The National Institute of Whole Health (NIWH) | Pioneers of Whole Health Education® and Whole Person Care
April 18, 2017

The Truth Behind Whole Health Nutrition

By Georgianna Donadio, MSc, DC, PhD

What exactly is “integrated” or “whole health” nutrition? When the word “integrated” is added to nutrition, it describes an approach to understanding nutrition from a whole person perspective. Human beings are made up of many aspects that come together to determine who they are, how they live, and the quality of their life. The way we think, behave, treat others, live, work and even eat are all inter-connected and integrated with one another.

For many people, the way they eat is compartmentalized from their big picture understanding of themselves. By exploring the various motivational triggers in our lives for both constructive and not so constructive behavior, we can experience an authentic control and understanding of “what makes us tick.”

I am personally a health conscious individual, exercising 75 minutes a day with the vast majority of my meals consisting of living plant foods. The other afternoon a close friend announced devastating new that sent me out of my office, reeling with distress, and I immediately knew I wanted a carbohydrate fix.

I wasn’t craving the kind of carbohydrate that by-passes insulin and is high in fiber and phytonutrients or rich in minerals and vitamin A and C. I wanted the processed kind that has lots of sugar and calories and would result in significantly high levels of serotonin being secreted into my blood stream, so my brain could take a step back, chill out, and process the information I had just received.

The idea of “integrated” nutrition, or integrated exercise, meditation, yoga, working, lifetyle or any other aspect of our lives, is to have a whole picture understanding of how food or behavior is integrated into our whole self and into the larger perspective of what motivates and directs our behavior choices.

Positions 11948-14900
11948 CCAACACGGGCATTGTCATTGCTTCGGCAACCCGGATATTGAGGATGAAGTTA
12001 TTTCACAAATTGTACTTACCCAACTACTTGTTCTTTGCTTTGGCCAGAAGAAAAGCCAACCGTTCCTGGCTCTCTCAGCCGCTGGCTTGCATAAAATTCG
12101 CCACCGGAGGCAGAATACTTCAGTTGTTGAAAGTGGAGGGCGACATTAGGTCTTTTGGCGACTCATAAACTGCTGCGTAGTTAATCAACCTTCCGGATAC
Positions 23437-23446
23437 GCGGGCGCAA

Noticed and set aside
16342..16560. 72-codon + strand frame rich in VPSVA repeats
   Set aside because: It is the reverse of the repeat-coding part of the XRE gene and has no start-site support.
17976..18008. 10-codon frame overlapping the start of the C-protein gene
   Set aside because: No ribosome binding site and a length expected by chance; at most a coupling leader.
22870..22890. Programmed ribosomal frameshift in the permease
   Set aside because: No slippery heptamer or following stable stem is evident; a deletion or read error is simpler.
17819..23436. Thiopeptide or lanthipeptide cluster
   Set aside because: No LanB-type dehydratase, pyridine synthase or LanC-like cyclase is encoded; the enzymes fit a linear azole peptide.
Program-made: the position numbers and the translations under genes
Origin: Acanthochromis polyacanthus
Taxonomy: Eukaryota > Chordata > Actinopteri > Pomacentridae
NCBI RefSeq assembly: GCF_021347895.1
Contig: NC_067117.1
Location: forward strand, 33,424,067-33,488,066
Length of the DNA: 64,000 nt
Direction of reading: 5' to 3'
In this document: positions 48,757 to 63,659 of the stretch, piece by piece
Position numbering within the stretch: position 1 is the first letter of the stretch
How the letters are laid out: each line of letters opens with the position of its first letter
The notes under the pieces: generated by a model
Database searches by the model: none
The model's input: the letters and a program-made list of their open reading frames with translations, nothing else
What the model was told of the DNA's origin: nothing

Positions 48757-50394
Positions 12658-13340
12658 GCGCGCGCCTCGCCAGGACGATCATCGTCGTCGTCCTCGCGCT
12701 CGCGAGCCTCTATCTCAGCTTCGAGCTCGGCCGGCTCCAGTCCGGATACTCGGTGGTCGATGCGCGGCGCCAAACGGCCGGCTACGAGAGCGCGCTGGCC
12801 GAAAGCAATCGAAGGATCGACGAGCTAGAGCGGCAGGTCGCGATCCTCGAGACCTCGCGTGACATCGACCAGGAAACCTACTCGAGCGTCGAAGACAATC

Yes, indeed. I felt quite sick after pouring the sweet, crunchy snacks into my stomach, but I also was able to give myself some self-medication with the food that lowered my anxiety level and allowed me to emotionally process the news I received in a way that was less distressing and more constructive than if I would have NOT eaten the serotonin provoking foods.

The most important thing about the choices we make is whether or not we make them consciously. Integrative nutrition is not always pure, living, green, and healthy nutrition. It is about the whole experience of how, why, and what we eat. Perhaps the goal here isn’t perfection so much as awareness and understanding.

 

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Published in Holistic Health, Holistic Living, Holistic Nutrition, Whole Health Nutrition | Comments (0)

April 11, 2017

How Your Adrenal Glands Adapt To Everyday Challenges

By Georgianna Donadio, MSc, DC, PhD

The ability for a human being to adapt to its environment and to deal with the many ongoing challenges and changes it faces is the hallmark of a healthy body. That we can withstand day-to-day events that challenge our nervous systems, and subsequently our immune systems, is an expression that our body is working efficiently.

Stress and Your Glands

Understanding the connection between how events affect our stress adaptation system, primarily the adrenal glands, and how the adrenal’s hyper-secretions during stress can create havoc with the digestive and immune systems, is important so we can make informed lifestyle choices that preserve and respect our body and our long term health.

Sources of Wear and Tear

Most of us do not know what stressors are. We tend towards the idea that emotional upset is what constitutes stress. However, there are 12 major categories of stress that can impact our body and health. Unfortunately, we are subject to these stressors on a regular basis. A stressor is any activity or event which requires the body to change or adapt to maintain its homeostasis, or balance. Therefore, it becomes essential to know the factors we must be mindful of in order to keep our stress levels in check.